Over at TCS Daily David Henderson is writing a three-part series on Alan Reynolds’ new book, Income and Wealth, which apparently takes a sledge hammer of empirical evidence to the widespread belief that middle and low income folks are getting screwed. Henderson says the book “will prove to be the most important book on the U.S. economy in 2006 and possibly one of the five most important in the decade.” Here’s a bit from the first installment:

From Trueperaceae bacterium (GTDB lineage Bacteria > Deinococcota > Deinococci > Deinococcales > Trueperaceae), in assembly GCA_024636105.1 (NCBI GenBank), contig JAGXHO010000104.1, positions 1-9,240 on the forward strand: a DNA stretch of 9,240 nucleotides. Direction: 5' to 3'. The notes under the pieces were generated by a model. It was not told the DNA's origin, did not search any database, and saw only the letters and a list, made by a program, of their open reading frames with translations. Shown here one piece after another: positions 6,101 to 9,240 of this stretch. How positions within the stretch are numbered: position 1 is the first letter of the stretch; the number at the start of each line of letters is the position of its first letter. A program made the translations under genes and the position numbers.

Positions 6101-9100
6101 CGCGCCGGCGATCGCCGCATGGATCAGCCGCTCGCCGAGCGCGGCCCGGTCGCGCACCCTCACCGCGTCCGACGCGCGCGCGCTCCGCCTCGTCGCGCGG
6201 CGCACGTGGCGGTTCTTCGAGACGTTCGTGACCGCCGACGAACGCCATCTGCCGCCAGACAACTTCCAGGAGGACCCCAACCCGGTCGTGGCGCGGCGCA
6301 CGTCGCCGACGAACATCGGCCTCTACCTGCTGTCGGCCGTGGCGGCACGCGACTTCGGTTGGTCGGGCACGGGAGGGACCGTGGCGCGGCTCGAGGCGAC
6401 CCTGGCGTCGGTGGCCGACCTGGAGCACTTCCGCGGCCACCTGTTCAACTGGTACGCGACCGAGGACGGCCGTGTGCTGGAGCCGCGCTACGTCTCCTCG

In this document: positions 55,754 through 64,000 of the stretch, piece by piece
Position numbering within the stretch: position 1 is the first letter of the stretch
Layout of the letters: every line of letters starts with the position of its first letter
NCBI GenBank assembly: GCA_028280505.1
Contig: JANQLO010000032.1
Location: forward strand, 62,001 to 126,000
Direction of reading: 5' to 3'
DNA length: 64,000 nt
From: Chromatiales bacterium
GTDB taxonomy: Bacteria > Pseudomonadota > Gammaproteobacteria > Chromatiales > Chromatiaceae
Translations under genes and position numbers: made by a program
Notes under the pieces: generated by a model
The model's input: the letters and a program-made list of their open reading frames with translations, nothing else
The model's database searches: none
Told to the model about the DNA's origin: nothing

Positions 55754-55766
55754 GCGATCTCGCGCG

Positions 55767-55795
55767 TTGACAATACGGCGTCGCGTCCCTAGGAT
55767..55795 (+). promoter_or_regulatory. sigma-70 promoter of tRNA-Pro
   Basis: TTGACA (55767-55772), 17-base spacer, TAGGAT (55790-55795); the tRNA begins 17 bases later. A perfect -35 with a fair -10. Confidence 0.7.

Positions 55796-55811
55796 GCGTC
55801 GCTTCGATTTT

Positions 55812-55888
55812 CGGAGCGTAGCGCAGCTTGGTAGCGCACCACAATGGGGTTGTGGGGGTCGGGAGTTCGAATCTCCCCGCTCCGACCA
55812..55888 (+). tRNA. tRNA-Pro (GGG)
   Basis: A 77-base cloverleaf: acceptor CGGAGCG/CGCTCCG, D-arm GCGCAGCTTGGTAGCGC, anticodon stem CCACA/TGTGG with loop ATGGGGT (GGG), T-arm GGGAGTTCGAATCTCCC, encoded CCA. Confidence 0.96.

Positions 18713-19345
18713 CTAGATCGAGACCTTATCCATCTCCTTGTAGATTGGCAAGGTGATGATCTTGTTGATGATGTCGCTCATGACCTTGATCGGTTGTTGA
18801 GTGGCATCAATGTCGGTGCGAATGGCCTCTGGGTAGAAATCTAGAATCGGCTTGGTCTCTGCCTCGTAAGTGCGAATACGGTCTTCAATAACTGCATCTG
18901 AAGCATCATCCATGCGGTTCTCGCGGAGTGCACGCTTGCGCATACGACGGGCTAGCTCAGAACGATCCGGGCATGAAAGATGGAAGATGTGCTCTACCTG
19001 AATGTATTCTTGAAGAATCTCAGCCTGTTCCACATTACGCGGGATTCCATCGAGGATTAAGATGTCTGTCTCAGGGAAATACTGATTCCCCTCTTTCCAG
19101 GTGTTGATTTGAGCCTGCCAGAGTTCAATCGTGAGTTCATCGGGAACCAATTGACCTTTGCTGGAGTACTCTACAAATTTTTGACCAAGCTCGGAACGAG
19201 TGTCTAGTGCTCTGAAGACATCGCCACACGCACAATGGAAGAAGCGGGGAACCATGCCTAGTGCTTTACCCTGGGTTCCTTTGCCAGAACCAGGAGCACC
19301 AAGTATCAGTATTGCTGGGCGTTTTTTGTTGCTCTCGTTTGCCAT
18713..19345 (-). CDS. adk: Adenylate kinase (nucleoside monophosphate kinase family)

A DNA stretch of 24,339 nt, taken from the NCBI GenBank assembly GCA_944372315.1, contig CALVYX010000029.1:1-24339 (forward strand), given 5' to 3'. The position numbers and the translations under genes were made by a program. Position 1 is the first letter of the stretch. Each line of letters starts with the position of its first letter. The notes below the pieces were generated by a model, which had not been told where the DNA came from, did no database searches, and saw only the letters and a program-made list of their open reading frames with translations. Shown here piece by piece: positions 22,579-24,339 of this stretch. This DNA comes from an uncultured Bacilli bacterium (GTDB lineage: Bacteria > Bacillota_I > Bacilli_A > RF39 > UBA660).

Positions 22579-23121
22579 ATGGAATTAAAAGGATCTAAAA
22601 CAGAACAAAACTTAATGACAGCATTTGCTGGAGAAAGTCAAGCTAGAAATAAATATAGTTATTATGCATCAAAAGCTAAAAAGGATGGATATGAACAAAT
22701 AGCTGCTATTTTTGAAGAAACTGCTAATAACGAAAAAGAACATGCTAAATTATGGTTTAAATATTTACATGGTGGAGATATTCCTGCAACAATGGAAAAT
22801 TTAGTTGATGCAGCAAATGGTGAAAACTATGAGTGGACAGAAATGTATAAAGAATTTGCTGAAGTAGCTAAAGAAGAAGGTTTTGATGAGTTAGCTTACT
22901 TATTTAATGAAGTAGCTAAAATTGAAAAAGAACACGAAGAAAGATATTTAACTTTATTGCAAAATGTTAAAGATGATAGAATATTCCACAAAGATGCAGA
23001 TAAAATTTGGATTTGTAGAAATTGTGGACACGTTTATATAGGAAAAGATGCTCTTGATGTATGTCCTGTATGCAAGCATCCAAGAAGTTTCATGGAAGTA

Reynolds continues by telling of a 2004 story in the Washington Post titled, “The VanishingMiddle-Class Job.” The Post article pointed out that in 1967, nearly a quarter (22.3 percent) of households made between $35,000 and $49,999 in inflation-adjusted terms, but that that share was down to 15 percent by 2003. Reynolds notes that the same article showed that the percentage of U.S. households with a real income higher than $50,000 rose from 24.9 percent in 1967 to 44.1 percent in 2003. Moreover, the percentage with income lower than $35,000 fell from 52.8 percent to 40.9 percent. In other words, the “middle class” was shrinking because people were moving out of the Post’s statically defined middle class into a higher income class. Comments Reynolds: “The article could have been more aptly titled, ‘The Vanishing Lower-Class Job.'” But because Reynolds shows elsewhere that higher-income households tend to have more than one worker, one can’t simply equate households and jobs. Therefore, the article would have been even more aptly titled, “America’s Families are Getting Wealthier.” But that’s not exactly the message or the tone the Post was shooting for.